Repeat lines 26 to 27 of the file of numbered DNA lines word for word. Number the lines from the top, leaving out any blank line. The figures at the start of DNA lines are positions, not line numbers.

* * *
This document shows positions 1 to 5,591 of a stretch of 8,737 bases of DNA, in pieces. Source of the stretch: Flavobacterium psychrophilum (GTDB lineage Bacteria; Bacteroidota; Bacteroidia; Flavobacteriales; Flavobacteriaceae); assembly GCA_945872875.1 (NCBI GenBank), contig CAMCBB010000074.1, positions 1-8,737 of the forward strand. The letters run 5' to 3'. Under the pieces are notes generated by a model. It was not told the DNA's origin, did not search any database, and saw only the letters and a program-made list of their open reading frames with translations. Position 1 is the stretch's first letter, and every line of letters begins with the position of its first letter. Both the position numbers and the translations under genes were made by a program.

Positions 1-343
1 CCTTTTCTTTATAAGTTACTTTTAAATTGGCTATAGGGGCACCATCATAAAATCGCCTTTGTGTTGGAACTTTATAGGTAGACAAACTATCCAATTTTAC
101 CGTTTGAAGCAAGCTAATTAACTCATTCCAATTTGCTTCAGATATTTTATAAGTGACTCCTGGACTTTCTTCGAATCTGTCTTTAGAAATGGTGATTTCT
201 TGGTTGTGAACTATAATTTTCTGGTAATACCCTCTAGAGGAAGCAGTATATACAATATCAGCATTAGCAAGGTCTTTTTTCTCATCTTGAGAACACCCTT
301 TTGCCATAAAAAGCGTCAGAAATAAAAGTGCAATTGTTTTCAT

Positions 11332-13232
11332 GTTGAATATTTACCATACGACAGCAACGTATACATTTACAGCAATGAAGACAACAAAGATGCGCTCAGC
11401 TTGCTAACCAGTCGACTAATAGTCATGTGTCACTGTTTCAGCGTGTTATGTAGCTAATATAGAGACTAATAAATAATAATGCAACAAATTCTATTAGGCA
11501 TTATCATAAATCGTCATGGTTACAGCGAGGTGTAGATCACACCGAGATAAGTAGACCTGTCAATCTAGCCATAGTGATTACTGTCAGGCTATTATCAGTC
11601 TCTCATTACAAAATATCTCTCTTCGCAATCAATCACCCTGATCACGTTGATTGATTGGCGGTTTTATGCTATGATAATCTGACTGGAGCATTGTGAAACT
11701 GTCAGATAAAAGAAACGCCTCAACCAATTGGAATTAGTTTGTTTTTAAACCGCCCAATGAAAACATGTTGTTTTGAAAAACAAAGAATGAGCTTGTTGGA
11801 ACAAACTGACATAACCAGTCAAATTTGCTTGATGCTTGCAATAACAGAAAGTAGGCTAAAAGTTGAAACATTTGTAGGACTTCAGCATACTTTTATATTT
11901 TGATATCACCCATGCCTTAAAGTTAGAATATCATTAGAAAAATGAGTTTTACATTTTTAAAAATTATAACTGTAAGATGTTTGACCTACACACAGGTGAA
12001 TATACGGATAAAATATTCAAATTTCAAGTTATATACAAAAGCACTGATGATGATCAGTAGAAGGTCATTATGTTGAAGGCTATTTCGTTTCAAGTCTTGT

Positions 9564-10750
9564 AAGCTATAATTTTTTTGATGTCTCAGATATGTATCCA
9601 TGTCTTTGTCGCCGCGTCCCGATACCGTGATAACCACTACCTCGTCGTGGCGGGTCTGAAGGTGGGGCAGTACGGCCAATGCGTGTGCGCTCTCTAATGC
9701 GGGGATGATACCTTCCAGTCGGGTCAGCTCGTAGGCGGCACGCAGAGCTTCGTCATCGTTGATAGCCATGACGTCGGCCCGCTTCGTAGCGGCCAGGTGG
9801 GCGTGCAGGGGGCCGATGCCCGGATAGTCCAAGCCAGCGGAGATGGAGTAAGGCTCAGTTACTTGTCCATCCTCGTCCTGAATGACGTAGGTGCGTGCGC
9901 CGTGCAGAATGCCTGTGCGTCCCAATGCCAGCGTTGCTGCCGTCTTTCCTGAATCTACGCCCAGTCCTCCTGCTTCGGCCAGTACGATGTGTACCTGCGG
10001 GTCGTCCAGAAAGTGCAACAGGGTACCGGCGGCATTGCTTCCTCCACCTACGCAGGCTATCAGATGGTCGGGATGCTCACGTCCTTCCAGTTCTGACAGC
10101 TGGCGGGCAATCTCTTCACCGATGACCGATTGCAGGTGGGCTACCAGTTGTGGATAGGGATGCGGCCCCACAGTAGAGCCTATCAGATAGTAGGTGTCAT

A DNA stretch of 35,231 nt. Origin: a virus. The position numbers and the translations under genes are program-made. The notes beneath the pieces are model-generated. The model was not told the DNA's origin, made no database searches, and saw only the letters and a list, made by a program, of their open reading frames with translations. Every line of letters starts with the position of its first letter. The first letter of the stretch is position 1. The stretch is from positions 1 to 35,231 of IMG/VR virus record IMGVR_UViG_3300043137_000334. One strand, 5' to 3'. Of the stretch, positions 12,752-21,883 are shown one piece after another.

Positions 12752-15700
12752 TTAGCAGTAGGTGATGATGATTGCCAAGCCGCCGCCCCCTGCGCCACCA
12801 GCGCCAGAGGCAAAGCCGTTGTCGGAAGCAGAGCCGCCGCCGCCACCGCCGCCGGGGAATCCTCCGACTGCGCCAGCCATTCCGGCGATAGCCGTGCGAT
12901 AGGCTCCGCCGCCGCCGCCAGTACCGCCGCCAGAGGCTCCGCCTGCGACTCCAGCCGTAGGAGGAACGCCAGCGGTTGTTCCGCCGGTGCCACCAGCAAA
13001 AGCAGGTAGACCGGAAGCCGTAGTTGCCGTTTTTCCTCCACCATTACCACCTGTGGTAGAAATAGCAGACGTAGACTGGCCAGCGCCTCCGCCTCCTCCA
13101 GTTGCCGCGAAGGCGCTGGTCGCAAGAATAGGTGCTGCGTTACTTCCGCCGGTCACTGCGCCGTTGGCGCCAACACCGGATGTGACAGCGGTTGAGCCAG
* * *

12752 TTAGCAGTAGGTGATGATGATTGCCAAGCCGCCGCCCCCTGCGCCACCA
12801 GCGCCAGAGGCAAAGCCGTTGTCGGAAGCAGAGCCGCCGCCGCCACCGCCGCCGGGGAATCCTCCGACTGCGCCAGCCATTCCGGCGATAGCCGTGCGAT